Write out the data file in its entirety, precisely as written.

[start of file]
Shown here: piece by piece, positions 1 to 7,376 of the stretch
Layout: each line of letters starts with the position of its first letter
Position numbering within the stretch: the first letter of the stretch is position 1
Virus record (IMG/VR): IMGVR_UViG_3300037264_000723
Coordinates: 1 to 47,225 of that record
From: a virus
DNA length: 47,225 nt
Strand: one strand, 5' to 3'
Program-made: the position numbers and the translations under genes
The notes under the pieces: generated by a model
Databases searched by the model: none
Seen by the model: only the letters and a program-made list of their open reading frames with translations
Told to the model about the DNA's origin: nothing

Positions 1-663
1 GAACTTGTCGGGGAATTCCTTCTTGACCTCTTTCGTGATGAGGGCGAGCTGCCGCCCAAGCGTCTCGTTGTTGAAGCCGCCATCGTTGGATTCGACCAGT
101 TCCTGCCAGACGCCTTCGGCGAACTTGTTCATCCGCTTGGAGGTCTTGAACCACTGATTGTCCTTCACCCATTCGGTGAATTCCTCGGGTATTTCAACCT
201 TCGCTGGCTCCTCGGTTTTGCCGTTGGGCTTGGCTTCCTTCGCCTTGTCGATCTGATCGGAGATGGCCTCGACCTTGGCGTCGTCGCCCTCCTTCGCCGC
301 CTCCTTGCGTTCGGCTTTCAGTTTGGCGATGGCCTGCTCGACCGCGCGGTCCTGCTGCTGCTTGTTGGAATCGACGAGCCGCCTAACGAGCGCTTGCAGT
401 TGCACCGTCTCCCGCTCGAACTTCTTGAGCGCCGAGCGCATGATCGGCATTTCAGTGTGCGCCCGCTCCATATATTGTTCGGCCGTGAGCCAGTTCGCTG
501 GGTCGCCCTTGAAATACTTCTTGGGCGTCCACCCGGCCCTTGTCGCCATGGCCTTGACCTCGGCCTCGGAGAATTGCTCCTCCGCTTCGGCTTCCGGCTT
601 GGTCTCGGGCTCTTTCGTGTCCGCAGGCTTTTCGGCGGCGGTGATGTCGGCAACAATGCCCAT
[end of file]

Shown here: piece by piece, positions 1 to 7,376 of the stretch
Layout: each line of letters starts with the position of its first letter
Position numbering within the stretch: the first letter of the stretch is position 1
Virus record (IMG/VR): IMGVR_UViG_3300037264_000723
Coordinates: 1 to 47,225 of that record
From: a virus
DNA length: 47,225 nt
Strand: one strand, 5' to 3'
Program-made: the position numbers and the translations under genes
The notes under the pieces: generated by a model
Databases searched by the model: none
Seen by the model: only the letters and a program-made list of their open reading frames with translations
Told to the model about the DNA's origin: nothing

Positions 1-663
1 GAACTTGTCGGGGAATTCCTTCTTGACCTCTTTCGTGATGAGGGCGAGCTGCCGCCCAAGCGTCTCGTTGTTGAAGCCGCCATCGTTGGATTCGACCAGT
101 TCCTGCCAGACGCCTTCGGCGAACTTGTTCATCCGCTTGGAGGTCTTGAACCACTGATTGTCCTTCACCCATTCGGTGAATTCCTCGGGTATTTCAACCT
201 TCGCTGGCTCCTCGGTTTTGCCGTTGGGCTTGGCTTCCTTCGCCTTGTCGATCTGATCGGAGATGGCCTCGACCTTGGCGTCGTCGCCCTCCTTCGCCGC
301 CTCCTTGCGTTCGGCTTTCAGTTTGGCGATGGCCTGCTCGACCGCGCGGTCCTGCTGCTGCTTGTTGGAATCGACGAGCCGCCTAACGAGCGCTTGCAGT
401 TGCACCGTCTCCCGCTCGAACTTCTTGAGCGCCGAGCGCATGATCGGCATTTCAGTGTGCGCCCGCTCCATATATTGTTCGGCCGTGAGCCAGTTCGCTG
501 GGTCGCCCTTGAAATACTTCTTGGGCGTCCACCCGGCCCTTGTCGCCATGGCCTTGACCTCGGCCTCGGAGAATTGCTCCTCCGCTTCGGCTTCCGGCTT
601 GGTCTCGGGCTCTTTCGTGTCCGCAGGCTTTTCGGCGGCGGTGATGTCGGCAACAATGCCCAT